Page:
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Nigel Baker

Ambassador to the Holy See (2011-2016)

Part of UK in Holy See

1st March 2012

St David’s Day

St David’s Day Parade in Cardiff, 2011. Photo: Visit Wales, all rights reserved

St David, or Dewi, is the patron saint of Wales. The arrival of his feast day – 1 March – always gives a sense, at least in the United Kingdom, that Spring is now definitely on the way. But it is also a useful reminder to non-Welsh of the importance of Wales to the United Kingdom, its prosperity and identity.

The First Minister’s St David’s Day Message highlights the attractions of Wales to the outsider, including its natural and cultural beauties. It also notes Wales’s contribution to pioneering research in areas like medical research, engineering and supercomputing. Welsh coal and industrial muscle help power Britain’s development in the 18th and 19th centuries. Its knowledge skills are doing the same in the 21st.

It is surprising to learn that St David is the only Welsh saint to have been canonised in the Western Church. In the 12th century, two pilgrimages to St David’s were worth one to Rome. But Welshmen have always been great travellers. The records of the English and Welsh hospice in Rome show many Welsh visitors. The Welsh-speaking communities in Argentina attest to Welsh travellers crossing continents. My own Welsh connections also had careers that would be considered normal in 2012: my Welsh great grandmother spent many years in Shanghai and Hong Kong; her son, my great uncle, served in what is now Pakistan with the Welsh Regiment.

The St David mosaic in Westminster Cathedral, dedicated by Pope Benedict during his 2010 visit, is a tangible reminder of the recognition given in the Holy See to the importance of Christianity as an integral part of Welsh history and development. Happy St David’s Day to you all!

About Nigel Baker

Nigel was British Ambassador to the Holy See from 2011-2016. He presented his Credentials to Pope Benedict XVI on 9 September 2011, after serving 8 years in Latin America, as…

Nigel was British Ambassador to the Holy See from 2011-2016. He presented his Credentials to Pope Benedict XVI on 9 September 2011, after serving 8 years in Latin America, as Deputy Head of Mission in the British Embassy in Havana, Cuba (2003-6) and then as British Ambassador in La Paz, Bolivia (2007-11). In July 2016, Nigel finished his posting, and is currently back in London.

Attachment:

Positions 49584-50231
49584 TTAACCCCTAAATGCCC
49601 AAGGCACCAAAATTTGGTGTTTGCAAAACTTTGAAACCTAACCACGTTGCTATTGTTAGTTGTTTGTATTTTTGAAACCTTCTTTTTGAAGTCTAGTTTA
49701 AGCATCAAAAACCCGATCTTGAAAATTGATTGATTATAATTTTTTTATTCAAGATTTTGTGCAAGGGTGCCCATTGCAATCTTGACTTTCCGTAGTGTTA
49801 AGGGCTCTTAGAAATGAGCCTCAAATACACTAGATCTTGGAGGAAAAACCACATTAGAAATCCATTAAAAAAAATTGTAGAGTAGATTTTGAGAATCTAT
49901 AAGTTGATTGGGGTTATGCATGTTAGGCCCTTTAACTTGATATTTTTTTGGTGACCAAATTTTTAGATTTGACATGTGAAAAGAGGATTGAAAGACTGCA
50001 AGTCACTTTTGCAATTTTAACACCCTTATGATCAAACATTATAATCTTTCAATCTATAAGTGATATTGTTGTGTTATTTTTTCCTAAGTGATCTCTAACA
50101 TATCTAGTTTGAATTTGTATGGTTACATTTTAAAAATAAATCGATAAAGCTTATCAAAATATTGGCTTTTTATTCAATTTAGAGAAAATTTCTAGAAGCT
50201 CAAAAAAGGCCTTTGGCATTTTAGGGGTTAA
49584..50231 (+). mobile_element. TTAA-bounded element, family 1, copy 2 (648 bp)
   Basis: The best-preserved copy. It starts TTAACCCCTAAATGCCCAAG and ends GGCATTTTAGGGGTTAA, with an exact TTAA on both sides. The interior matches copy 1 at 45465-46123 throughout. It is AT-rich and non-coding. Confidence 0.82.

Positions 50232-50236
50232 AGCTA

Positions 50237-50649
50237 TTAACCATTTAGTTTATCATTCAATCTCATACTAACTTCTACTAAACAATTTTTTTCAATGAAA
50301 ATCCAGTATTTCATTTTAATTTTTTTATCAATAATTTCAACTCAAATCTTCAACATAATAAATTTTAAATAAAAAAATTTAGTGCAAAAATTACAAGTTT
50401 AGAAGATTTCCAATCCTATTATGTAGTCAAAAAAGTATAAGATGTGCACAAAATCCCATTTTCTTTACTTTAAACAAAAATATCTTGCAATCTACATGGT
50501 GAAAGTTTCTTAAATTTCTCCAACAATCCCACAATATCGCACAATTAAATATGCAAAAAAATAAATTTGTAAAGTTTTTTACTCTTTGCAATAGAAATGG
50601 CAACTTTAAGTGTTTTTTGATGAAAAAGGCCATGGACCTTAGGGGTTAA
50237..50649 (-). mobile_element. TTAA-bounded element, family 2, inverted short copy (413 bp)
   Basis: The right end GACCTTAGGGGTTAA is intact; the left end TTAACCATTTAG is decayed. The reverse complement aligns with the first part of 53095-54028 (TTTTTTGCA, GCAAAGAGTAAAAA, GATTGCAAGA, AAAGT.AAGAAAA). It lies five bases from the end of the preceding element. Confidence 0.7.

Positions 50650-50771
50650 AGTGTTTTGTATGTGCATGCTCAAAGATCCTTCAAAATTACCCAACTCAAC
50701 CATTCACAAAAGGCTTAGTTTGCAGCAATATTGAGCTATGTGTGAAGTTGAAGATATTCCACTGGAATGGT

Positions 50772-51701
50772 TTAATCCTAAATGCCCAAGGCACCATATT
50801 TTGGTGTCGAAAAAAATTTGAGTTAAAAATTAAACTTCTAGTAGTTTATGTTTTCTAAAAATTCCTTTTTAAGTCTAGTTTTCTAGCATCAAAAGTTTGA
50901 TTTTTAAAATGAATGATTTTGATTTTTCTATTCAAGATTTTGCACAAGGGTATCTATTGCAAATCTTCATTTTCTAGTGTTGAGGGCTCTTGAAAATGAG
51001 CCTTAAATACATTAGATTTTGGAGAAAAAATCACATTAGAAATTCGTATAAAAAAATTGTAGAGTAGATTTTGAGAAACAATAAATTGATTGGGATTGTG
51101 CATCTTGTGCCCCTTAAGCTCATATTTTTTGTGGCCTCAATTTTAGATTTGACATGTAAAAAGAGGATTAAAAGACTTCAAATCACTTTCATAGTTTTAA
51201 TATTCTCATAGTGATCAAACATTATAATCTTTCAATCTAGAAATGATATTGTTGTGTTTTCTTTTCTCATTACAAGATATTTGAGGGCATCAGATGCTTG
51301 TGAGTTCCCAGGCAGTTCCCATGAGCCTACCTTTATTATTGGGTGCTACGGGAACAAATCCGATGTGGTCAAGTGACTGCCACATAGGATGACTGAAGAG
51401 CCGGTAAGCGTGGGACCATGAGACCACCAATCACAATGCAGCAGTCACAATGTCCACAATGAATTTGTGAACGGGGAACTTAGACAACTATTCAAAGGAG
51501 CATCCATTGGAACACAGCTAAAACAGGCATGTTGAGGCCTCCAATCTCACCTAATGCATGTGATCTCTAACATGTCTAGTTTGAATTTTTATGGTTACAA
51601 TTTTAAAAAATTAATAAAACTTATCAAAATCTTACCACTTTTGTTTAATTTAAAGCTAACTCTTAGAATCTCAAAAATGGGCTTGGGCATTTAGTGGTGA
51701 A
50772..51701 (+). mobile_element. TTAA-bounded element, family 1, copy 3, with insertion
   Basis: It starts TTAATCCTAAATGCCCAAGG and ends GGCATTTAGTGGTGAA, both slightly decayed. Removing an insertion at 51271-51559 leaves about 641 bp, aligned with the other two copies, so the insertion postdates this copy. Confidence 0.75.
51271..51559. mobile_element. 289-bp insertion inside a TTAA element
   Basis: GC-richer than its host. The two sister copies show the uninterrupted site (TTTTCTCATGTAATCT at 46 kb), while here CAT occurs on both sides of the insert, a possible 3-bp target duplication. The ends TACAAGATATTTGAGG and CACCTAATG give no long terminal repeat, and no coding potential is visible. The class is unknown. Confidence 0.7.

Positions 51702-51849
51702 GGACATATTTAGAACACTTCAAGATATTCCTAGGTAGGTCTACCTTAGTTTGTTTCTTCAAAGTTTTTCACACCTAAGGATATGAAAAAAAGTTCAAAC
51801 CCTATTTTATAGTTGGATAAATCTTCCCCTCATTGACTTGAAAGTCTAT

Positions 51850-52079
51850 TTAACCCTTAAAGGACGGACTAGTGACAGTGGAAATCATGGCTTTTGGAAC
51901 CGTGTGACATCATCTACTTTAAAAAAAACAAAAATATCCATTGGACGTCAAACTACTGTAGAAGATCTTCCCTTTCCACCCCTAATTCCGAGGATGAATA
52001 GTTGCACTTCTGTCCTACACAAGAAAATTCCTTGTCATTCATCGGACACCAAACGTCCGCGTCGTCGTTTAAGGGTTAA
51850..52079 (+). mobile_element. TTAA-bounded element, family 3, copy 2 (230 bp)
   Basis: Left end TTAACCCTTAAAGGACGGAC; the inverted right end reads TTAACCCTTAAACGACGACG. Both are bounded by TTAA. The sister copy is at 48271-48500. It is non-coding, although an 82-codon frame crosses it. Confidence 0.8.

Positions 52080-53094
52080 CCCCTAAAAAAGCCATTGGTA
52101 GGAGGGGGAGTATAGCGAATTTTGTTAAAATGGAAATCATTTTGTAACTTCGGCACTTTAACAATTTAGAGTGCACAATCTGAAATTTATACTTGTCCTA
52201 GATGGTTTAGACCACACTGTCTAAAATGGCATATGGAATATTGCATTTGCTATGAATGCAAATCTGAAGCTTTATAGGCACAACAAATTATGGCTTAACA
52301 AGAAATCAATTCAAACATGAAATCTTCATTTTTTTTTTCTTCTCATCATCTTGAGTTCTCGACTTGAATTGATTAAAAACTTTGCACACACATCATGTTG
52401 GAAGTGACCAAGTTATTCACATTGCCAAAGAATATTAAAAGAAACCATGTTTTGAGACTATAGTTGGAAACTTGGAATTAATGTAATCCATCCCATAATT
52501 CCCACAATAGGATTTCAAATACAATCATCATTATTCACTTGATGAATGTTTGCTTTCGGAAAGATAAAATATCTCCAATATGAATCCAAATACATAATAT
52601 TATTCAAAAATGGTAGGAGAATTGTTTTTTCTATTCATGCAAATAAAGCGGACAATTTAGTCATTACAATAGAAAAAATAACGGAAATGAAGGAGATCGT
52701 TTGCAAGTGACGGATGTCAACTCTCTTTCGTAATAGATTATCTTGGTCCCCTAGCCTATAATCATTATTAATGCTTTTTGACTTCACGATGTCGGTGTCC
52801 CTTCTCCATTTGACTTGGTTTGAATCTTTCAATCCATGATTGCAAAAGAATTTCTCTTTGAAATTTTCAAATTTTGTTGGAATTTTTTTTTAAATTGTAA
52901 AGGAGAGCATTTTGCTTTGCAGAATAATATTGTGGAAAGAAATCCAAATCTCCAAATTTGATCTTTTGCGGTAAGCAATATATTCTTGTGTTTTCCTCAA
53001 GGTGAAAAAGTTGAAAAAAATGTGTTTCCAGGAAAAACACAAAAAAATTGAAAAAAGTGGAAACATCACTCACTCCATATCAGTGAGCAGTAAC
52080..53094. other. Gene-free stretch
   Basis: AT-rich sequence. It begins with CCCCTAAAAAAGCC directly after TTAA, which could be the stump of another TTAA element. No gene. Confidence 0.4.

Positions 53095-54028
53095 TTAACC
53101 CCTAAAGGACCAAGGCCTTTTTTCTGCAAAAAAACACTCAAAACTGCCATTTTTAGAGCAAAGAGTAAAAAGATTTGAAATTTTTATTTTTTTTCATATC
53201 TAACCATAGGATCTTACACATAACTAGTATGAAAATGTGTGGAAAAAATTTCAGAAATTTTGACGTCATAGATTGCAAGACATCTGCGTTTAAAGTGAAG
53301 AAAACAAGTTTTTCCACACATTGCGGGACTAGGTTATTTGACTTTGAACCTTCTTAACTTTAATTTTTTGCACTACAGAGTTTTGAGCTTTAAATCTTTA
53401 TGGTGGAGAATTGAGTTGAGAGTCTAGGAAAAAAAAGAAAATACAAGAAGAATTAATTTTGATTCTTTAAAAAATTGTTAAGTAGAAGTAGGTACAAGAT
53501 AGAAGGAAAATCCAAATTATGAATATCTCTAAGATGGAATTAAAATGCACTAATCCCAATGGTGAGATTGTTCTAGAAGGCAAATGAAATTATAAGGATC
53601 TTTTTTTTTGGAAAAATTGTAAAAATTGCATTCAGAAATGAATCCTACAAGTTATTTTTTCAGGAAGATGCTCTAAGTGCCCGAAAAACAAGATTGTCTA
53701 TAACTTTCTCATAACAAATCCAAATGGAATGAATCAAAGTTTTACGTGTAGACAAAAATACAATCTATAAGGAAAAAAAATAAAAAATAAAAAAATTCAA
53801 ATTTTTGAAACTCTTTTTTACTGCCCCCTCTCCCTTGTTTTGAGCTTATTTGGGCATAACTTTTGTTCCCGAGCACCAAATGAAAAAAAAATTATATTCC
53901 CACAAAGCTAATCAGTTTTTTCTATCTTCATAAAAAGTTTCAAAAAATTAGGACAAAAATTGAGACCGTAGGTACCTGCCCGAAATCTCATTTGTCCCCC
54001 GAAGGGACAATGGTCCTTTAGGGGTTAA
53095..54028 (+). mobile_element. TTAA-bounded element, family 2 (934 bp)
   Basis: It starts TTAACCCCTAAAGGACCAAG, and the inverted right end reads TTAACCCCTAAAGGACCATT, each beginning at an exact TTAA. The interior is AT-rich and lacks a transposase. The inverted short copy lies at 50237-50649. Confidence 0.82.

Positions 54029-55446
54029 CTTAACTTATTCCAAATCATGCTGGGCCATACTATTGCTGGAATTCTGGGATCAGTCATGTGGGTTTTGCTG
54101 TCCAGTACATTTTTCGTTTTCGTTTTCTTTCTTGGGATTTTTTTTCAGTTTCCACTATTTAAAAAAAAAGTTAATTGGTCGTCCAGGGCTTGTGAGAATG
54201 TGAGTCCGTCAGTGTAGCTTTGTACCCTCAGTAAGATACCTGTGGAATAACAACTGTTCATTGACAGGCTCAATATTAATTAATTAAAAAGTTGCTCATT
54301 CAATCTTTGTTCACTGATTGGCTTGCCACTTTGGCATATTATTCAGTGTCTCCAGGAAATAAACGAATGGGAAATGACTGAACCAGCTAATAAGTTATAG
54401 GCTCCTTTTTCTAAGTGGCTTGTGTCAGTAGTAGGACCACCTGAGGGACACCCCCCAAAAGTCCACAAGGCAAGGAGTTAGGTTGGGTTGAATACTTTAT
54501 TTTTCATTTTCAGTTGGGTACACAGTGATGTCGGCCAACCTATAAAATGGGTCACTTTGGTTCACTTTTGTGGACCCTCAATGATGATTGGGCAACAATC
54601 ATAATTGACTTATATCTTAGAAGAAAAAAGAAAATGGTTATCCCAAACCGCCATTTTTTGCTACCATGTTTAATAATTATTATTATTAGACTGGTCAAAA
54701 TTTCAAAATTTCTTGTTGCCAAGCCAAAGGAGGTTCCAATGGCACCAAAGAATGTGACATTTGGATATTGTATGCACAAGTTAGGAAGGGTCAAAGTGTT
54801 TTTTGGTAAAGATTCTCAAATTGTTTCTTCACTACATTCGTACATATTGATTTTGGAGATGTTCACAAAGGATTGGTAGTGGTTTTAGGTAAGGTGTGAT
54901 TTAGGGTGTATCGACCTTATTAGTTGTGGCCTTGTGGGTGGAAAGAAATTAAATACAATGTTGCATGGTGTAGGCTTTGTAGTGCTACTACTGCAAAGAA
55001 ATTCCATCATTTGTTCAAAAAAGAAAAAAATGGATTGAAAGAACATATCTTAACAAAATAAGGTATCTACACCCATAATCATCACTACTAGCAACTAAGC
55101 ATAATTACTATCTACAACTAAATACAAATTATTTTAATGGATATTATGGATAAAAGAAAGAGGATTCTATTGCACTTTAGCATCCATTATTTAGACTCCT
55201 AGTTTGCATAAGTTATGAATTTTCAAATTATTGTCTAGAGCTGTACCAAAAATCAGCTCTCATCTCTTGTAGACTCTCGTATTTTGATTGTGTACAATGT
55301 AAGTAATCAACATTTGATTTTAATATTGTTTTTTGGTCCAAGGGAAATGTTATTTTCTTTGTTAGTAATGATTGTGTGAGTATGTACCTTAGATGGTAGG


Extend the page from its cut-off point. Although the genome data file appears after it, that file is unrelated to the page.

As the first British Ambassador to the Holy See ever to have a blog, Nigel provided a regular window on what the Embassy and the Ambassador does. The blogs covered a wide range of issues, from Royal and Ministerial visits to Diplomacy and Faith, freedom of religion, human trafficking and climate change.

More on Nigel’s career

Nigel was based in London between 1998 and 2003. He spent two years on European Union issues (for the UK 1998 EU Presidency and on European Security and Defence questions), before crossing St James’s Park to work for three years as The Assistant Private Secretary to His Royal Highness The Prince of Wales. At St James’s Palace, Nigel worked on international issues, including the management of The Prince of Wales’s overseas visits and tours, on the Commonwealth, interfaith issues, the arts and international development.

Nigel spent much of the early part of his FCO career in Central Europe, after an initial stint as Desk Officer for the Maghreb countries in the Near East and North Africa department (1990-91). Between 1992 and 1996, Nigel served in the British embassies in Prague and Bratislava, the latter being created in 1993 after the peaceful division of Czechoslovakia into the separate Czech and Slovak Republics.

Nigel joined the FCO (Foreign and Commonwealth Office) in September 1989. Between 1996 and 1998 he took a two year academic sabbatical to research and write about themes in 18th century European history, being based in Verona but also researching in Cambridge, Paris and Naples. The research followed from Nigel’s time as a student at Cambridge (1985-88) where he read history and was awarded a First Class Honours degree, followed by his MA in 1992.

Before joining the Foreign Office, Nigel worked briefly for the Conservative Research Department in London at the time of the 1989 European election campaign.

Nigel married Alexandra (Sasha) in 1997. They have one son, Benjamin, born in Bolivia in September 2008.

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